Making Computer Literacy Part of the Core Curriculum ; Universities Offer Courses to Initiate Students into Theory and Even Practice

Article excerpt

Many professors of computer science say college students should be taught the general concepts that programming languages employ.

Reading, writing and -- refactoring code?

Many professors of computer science say college graduates in every major should understand software fundamentals. They do not proclaim that everyone needs to be a skilled programmer. Rather, they seek to teach "computational thinking" -- the general concepts programming languages employ.

In 2006, Jeannette M. Wing, head of the computer science department at Carnegie Mellon University in Pittsburgh, wrote a manifesto arguing that basic literacy should be redefined to include understanding of computer processes.

"Computational thinking is a fundamental skill for everyone, not just for computer scientists," she wrote. "To reading, writing and arithmetic, we should add computational thinking to every child's analytical ability."

There is little agreement within the field, however, about what exactly are the core elements of computational thinking. Nor is there agreement about how much programming students must do, if any, to understand it.

Most important, the need for teaching computational thinking to all students remains vague.

At the college level, computer science courses intended for nonmajors run a gamut. In some classes, students start coding right away with a mainstream language. Others exclude programming and examine social and ethical issues related to computer use.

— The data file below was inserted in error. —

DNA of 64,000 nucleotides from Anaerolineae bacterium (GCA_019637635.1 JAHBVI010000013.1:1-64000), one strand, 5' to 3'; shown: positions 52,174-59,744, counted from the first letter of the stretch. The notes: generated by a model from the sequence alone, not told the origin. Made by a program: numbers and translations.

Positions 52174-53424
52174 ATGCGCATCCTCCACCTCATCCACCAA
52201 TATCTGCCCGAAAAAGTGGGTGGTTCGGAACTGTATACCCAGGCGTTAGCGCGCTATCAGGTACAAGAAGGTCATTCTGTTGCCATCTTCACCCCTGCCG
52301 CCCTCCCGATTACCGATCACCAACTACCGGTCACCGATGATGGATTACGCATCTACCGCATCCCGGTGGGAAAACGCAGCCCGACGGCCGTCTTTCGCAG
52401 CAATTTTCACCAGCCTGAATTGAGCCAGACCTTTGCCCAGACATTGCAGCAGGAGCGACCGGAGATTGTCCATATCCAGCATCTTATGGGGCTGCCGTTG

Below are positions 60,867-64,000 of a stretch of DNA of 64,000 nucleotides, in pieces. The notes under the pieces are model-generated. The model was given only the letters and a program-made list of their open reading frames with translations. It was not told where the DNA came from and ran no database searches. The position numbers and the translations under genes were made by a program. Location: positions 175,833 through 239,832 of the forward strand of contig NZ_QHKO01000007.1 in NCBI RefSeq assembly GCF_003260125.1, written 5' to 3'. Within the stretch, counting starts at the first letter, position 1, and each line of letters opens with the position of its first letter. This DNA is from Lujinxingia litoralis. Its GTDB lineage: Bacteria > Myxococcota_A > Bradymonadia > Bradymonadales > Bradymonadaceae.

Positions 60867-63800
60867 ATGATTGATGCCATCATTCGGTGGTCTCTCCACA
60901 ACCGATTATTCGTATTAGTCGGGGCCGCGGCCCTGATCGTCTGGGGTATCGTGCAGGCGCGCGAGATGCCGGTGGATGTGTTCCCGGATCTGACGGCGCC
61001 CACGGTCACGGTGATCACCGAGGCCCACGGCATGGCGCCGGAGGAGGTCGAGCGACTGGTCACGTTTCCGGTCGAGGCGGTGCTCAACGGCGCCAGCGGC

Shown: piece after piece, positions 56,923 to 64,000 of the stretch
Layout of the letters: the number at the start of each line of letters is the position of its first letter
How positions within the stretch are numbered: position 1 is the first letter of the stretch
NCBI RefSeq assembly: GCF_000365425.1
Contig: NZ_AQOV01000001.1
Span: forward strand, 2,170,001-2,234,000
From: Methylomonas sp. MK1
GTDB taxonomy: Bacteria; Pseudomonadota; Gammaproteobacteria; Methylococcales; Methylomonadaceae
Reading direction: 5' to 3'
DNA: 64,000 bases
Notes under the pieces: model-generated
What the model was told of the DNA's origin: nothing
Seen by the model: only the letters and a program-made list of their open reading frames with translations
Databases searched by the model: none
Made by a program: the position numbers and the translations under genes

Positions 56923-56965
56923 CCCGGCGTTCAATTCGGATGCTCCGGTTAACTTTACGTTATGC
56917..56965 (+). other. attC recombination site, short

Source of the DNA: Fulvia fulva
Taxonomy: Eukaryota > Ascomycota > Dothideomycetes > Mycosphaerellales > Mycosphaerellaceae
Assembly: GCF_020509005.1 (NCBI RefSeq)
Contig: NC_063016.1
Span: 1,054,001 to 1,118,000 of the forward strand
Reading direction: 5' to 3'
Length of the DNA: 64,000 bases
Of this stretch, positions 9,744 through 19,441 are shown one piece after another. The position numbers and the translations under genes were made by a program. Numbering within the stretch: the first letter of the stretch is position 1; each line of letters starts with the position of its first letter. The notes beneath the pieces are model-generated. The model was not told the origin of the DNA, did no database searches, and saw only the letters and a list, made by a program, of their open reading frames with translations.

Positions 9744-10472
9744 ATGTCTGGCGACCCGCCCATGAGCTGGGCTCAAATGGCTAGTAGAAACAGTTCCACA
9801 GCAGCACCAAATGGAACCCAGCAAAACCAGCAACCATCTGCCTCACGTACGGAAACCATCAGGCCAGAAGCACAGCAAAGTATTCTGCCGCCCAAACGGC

At Carnegie Mellon, students who are not computer science majors are invited to try "Principles of Computation." It starts with a history of computation, but in Week 2, students start learning the programming language Ruby. Then the course covers iteration, recursion, random number generators and other topics.

Tom Cortina, who teaches the course, said that some students perceived the programming as challenging, especially those who were not majoring in a field of science, technology, engineering or mathematics and were not accustomed to "the preciseness required."

At Wheaton College in Norton, Massachusetts, Mark D. LeBlanc, a professor of computer science, teaches "Computing for Poets." The only prerequisite, according to the course syllabus, is "a love of the written (and digital) word."

Mr. LeBlanc has his students learn the basics of Python, another modern language used in the software industry. But this course is tied to two courses offered by the English department on J.R.R. Tolkien and Anglo-Saxon literature. Students in the computing course put concepts to immediate use by analyzing large bodies of text. The syllabus is more like what one would find for a humanities course. …


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